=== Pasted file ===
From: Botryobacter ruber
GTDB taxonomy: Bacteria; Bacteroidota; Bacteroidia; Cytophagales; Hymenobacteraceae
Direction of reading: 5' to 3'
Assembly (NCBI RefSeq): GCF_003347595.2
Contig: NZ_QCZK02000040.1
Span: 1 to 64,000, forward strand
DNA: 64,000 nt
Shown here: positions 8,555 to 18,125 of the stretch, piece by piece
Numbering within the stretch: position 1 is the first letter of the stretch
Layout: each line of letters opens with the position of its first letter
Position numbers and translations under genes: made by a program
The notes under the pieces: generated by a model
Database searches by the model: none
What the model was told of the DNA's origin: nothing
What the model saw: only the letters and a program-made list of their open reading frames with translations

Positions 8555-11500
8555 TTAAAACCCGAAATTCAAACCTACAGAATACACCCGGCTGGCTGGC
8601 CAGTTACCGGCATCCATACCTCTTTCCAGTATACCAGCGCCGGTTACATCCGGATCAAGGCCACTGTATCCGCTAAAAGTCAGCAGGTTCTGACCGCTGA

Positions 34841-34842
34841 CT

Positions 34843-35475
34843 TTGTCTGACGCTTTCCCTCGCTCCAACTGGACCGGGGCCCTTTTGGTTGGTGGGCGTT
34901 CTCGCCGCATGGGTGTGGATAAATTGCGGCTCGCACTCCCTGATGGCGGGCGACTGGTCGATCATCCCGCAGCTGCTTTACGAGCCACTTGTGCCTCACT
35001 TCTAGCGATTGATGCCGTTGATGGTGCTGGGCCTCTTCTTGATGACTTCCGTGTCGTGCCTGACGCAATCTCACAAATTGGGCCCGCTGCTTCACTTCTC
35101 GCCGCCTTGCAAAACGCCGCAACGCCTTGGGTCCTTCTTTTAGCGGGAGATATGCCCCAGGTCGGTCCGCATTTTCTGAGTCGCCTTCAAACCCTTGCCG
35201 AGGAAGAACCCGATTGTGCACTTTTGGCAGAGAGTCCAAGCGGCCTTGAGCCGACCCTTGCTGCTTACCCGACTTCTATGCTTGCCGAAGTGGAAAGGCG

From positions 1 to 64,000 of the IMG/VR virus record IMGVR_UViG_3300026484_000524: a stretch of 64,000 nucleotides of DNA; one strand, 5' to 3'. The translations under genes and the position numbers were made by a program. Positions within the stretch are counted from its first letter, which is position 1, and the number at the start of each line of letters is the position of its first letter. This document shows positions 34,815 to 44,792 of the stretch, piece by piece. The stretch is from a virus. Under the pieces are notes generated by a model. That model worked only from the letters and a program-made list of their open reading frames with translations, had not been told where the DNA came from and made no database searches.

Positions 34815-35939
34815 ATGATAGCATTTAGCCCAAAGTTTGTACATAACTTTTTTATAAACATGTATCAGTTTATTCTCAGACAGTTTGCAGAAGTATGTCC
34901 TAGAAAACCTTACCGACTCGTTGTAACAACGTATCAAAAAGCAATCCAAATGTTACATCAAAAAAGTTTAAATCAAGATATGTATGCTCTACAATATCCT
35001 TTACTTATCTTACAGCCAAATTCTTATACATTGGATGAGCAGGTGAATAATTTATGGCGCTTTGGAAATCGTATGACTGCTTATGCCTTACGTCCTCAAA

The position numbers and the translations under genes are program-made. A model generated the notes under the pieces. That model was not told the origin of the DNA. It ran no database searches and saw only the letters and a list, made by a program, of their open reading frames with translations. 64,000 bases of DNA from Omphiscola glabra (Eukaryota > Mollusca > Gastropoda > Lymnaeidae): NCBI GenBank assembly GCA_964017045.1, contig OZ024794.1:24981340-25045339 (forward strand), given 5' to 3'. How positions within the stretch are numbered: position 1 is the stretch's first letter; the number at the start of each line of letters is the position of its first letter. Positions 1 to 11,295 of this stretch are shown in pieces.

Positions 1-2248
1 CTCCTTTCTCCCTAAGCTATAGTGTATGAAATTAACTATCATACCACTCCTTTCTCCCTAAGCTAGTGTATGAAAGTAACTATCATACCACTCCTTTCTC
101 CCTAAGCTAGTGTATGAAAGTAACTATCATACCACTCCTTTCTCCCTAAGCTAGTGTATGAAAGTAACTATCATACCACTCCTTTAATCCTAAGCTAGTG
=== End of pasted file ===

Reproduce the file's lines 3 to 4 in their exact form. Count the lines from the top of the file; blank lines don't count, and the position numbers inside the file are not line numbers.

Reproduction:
Direction of reading: 5' to 3'
Assembly (NCBI RefSeq): GCF_003347595.2